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Localized Phase Separation of Thermoresponsive Polymers Induced by Plasmonic Heating

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posted on 19.09.2017, 00:00 by Issei Aibara, Jun-ichi Chikazawa, Takayuki Uwada, Shuichi Hashimoto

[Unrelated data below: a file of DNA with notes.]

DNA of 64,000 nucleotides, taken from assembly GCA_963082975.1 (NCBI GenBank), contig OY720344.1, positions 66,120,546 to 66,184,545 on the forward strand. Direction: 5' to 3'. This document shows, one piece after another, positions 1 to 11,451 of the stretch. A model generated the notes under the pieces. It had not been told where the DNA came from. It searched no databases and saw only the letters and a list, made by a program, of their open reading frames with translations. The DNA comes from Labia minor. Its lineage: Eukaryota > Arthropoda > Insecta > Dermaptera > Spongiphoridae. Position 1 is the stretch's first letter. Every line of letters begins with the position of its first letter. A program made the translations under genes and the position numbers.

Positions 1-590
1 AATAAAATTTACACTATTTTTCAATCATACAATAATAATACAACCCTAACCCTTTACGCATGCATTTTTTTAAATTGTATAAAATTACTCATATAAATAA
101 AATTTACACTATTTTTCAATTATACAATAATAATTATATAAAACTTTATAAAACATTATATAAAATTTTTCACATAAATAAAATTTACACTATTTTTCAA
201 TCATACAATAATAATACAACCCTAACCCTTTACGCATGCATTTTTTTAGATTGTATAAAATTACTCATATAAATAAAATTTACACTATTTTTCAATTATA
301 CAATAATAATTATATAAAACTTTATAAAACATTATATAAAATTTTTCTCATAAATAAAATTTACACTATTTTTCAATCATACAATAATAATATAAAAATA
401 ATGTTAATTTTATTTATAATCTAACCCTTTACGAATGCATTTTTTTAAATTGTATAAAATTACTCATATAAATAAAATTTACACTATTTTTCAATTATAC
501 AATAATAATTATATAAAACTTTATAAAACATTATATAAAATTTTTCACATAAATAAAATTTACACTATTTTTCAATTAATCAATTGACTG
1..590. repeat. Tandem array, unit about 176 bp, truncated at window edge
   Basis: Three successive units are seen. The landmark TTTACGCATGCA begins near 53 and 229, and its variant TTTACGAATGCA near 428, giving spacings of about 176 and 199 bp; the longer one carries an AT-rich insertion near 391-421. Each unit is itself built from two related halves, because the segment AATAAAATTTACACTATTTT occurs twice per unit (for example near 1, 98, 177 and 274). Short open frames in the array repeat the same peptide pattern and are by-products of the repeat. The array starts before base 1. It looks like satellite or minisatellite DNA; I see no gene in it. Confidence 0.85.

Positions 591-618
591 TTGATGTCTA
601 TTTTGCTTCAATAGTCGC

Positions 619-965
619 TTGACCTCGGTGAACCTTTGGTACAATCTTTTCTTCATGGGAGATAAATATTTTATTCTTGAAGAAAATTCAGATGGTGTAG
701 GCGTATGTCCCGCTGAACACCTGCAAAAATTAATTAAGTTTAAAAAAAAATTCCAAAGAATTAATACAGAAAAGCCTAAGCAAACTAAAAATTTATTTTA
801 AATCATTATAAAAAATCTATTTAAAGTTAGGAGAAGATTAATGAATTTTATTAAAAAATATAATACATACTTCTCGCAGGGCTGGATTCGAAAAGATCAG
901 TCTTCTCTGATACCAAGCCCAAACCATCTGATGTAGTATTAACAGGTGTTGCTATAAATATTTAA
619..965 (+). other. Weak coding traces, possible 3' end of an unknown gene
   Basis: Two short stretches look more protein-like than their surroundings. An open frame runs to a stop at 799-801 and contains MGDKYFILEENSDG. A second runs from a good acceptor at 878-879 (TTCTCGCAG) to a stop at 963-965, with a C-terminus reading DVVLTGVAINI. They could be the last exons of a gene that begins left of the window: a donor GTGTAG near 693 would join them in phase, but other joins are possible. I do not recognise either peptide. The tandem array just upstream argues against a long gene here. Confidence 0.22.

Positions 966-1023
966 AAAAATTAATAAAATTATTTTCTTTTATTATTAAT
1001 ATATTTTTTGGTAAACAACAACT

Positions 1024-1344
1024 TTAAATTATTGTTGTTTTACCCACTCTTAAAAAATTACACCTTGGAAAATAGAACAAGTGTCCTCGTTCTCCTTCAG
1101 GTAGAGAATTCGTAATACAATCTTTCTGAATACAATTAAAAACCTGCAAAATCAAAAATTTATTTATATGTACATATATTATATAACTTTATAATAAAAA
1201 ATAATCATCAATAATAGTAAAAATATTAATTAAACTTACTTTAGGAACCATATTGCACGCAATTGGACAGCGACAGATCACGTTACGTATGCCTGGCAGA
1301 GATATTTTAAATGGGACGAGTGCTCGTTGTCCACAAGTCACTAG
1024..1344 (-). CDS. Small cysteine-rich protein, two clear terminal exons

Optical excitation-induced heating of a single gold nanoparticle potentially offers a high-temperature field confined to the immediate neighborhood of the particle. In this study, we applied darkfield microscopy imaging and Rayleigh scattering spectroscopy to pursue phase separation of aqueous thermoresponsive poly­(N-isopropylacrylamide) and poly­(vinyl methyl ether) adjacent to a gold nanoparticle that was heated by continuous wave laser illumination. Gold nanoparticles were supported on transparent substrates of glass or sapphire. From the imaging study, we observed that a 1–10 μm microdroplet covering the nanoparticle formed and grew in time scales of seconds to a few tens of seconds. The growth was triggered by the illumination, and the droplet collapsed when the laser was blocked. At the same time, we observed scattering spectral changes characterized by a progressive redshift in the localized surface plasmon resonance (LSPR) band and an increasing scattering intensity in the region of wavelengths shorter than the LSPR band with increasing laser intensity. The scattering spectral changes were interpreted by the encapsulation of the nanoparticle by a polymer-rich droplet with increasing sizes. The present study revealed that thermoresponsive polymers were attracted to a hot gold nanoparticle and formed a microdroplet under illumination with a wavelength near the LSPR. Our findings demonstrate the potential of plasmonic heating to manipulate polymer migration and accumulation, which may find applications in protein crystallization.